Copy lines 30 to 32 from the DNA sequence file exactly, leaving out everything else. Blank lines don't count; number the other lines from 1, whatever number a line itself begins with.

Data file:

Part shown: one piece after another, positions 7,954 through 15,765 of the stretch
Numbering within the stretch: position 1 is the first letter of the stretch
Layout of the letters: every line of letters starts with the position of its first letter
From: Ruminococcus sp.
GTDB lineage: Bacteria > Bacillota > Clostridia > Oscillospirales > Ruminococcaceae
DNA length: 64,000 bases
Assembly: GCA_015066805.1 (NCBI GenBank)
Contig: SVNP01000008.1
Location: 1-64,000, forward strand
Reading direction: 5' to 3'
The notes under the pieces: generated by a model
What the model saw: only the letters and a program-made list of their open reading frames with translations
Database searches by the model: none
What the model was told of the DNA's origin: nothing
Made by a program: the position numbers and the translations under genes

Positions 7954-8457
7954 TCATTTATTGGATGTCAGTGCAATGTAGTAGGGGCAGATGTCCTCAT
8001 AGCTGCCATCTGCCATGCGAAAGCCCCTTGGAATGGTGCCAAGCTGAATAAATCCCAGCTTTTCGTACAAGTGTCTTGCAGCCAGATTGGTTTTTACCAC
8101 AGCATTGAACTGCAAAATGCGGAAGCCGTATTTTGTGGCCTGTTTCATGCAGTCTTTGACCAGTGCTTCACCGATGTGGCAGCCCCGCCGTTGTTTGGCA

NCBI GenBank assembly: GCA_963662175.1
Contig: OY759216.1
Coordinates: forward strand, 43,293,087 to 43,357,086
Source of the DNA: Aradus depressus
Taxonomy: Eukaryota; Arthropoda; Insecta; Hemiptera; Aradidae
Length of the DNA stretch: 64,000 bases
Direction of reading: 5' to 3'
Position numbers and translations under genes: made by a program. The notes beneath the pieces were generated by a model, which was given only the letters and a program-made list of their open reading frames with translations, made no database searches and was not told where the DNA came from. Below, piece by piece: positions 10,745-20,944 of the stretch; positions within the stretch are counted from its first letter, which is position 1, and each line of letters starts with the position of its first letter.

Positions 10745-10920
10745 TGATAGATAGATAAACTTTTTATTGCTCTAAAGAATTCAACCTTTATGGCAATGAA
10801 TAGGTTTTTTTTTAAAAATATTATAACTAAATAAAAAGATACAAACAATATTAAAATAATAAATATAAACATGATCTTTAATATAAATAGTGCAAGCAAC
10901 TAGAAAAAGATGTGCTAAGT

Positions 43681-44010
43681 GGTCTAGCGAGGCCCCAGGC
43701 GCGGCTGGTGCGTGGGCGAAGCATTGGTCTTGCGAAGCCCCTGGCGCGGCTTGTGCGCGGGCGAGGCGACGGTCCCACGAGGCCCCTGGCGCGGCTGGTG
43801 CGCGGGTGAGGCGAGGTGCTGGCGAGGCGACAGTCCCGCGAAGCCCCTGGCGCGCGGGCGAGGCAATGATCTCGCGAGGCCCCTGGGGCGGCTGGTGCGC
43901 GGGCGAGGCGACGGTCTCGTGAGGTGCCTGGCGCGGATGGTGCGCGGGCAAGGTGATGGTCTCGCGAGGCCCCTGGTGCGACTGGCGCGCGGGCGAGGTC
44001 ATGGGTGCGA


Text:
10801 TAGGTTTTTTTTTAAAAATATTATAACTAAATAAAAAGATACAAACAATATTAAAATAATAAATATAAACATGATCTTTAATATAAATAGTGCAAGCAAC
10901 TAGAAAAAGATGTGCTAAGT

Positions 43681-44010